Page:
Can humans change sex?

A person’s genetic inheritance, their biological sex, is an immutable characteristic. It is possible to change a person’s outward appearance, including bodily features.

No. Humans cannot change sex, which was determined at fertilization (genotype) and during embryonic development (phenotype).

People may change many features about their lives, such as their interests, hobbies, diet, friends or careers. However, some facts are unalterable. A person’s genetic inheritance, their biological sex, is an immutable characteristic. It is possible to change a person’s outward appearance, including bodily features. Clothing, make-up and prostheses might be used by some people to modify how they look. For example, a female might chest-bind in order to minimise breast visibility, although this is associated with negative symptoms such as rib pain or reduced ability to breathe normally (Peitzmeier et al., 2017). Sex hormones (oestrogen and testosterone) can be administered to further alter someone’s appearance and may impact mood or personality because the compounds are psychoactive. Surgery might also be used to alter or remove reproductive organs. 

While the use of exogenous opposite sex hormones and surgery is known as ‘medical transitioning’, these do not change a person’s underlying biological sex.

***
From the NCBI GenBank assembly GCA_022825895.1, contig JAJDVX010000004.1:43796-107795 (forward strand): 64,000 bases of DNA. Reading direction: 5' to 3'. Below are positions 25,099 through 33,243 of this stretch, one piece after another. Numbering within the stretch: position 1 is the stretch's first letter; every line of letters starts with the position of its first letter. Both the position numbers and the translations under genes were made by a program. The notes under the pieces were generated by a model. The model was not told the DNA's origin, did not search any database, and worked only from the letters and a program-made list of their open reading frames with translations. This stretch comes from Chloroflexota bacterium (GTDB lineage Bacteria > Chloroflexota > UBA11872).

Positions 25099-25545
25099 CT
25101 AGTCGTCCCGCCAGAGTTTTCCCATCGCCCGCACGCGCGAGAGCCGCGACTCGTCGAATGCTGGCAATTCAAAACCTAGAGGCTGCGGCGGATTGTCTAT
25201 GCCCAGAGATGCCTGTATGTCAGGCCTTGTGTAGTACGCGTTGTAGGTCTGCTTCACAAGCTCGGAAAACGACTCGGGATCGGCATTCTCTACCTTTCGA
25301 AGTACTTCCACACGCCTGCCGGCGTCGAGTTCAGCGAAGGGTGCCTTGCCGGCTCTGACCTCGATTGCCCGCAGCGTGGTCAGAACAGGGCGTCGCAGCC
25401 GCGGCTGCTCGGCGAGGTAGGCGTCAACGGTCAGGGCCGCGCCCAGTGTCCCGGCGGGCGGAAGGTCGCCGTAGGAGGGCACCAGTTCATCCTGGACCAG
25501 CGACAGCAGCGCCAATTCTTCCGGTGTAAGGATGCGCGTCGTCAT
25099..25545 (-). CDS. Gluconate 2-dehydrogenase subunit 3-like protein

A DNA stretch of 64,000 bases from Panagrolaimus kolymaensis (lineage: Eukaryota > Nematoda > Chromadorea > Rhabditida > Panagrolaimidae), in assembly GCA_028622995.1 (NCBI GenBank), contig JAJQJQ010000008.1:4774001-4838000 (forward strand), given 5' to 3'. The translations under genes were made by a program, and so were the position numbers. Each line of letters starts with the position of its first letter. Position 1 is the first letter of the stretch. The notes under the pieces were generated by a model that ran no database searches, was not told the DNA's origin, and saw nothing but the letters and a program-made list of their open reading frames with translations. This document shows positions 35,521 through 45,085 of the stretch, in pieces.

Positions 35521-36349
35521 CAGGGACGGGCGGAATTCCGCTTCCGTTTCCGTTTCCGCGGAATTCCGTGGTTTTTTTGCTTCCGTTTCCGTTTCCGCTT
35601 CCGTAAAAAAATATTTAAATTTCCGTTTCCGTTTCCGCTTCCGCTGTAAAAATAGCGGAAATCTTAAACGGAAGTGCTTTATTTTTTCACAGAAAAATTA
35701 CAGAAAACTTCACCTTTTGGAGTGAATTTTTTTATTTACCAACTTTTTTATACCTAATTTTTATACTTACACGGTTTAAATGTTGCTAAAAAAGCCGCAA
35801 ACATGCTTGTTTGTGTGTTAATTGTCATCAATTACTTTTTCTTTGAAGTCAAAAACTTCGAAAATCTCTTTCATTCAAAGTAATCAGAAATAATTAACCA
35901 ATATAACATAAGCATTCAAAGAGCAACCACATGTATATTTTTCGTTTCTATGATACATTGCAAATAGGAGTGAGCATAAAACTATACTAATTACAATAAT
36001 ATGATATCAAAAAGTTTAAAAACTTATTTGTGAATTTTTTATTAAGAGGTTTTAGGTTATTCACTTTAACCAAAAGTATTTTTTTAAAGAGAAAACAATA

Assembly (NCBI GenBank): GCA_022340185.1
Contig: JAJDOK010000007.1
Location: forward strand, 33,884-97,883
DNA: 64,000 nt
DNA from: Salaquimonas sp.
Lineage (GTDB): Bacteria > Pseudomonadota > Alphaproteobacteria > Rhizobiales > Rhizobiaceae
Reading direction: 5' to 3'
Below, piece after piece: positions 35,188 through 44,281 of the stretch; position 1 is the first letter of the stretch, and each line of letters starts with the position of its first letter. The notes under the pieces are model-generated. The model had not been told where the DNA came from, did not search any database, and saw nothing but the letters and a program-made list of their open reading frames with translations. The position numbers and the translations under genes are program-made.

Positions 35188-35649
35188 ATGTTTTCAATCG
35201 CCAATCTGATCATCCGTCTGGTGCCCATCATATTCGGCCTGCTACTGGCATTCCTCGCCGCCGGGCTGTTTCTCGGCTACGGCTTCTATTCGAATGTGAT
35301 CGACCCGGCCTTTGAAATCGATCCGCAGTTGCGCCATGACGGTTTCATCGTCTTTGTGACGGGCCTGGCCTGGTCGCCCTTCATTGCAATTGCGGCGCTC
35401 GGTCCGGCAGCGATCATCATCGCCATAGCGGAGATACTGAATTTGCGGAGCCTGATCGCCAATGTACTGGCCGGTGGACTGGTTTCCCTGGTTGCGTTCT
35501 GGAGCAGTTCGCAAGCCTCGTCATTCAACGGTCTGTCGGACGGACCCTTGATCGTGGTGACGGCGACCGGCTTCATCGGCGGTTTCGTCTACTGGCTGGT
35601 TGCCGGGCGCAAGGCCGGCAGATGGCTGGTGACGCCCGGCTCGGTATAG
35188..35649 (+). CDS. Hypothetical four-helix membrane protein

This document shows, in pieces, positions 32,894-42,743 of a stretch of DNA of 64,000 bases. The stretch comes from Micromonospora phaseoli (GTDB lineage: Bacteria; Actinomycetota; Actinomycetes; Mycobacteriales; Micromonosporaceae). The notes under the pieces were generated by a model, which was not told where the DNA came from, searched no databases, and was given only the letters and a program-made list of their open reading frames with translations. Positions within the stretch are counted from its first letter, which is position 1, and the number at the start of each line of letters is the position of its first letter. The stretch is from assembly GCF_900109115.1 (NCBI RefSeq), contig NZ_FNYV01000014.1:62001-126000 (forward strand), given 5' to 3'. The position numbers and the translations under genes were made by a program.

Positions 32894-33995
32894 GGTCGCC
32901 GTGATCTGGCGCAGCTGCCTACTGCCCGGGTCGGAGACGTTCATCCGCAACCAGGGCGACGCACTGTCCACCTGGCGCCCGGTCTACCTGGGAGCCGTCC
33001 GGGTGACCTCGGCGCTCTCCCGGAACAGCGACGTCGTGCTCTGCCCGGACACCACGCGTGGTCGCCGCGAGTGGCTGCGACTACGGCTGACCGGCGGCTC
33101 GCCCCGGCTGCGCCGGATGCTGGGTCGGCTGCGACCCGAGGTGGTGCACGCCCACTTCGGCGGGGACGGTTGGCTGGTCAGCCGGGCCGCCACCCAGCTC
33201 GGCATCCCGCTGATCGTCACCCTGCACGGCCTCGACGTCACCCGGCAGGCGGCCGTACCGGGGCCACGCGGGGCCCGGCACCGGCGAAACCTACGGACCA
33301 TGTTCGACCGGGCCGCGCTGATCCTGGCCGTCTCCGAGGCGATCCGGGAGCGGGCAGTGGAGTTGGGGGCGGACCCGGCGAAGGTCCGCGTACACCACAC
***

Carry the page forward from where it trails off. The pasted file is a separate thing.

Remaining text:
Interventions are sex-dependent, and might include (Coleman et al., 2012):

TestosteroneOestrogen (+/- anti-androgen)
Double-mastectomyBreast implants 
Cosmetic surgery to face Cosmetic surgery to face & trachea

There are also a number of plastic surgery procedures that attempt to cosmetically replicate the genitalia of the opposite sex. These may achieve a desired aesthetic result, but medicine cannot fashion sex organs in a true anatomical and histological sense. Thus there are important differences in function and structure, in terms of physiology and potential medical concerns. For example, the female vagina is a self-lubricating organ, which has the capacity to allow a baby to pass through during childbirth. The vagina does not require any douching. Gynaecologists are the experts in the healthcare of this organ. In contrast, the surgical reproduction of a vagina creates a neovagina, which requires regular dilation and cleaning regimens. The doctors best placed to care for any problems with a neovagina are probably the surgeons who specialise in performing those genital operations. 

The kinds of genital surgery females may also undergo are (Crane, 2016; Boskey, 2020): 

Metoidoplasty – female genitalia is refashioned to replicate the appearance of a small penis, by an operation to release clitoral tissue that has been enlarged from testosterone.

Neophalloplasty – female genitalia is reorganised in a complicated, multi-staged surgical process that aims to first fashion a phallus out of tissue sourced from elsewhere on the patient’s body, then transfer this to the genital region to create a neopenis, with or without a neoscrotum containing prostheses. Typically, skin from the arm, leg or abdomen is grafted and patients undergo multiple operations. Additional implants might be offered to enable mechanical control of the rigidity of the neopenis.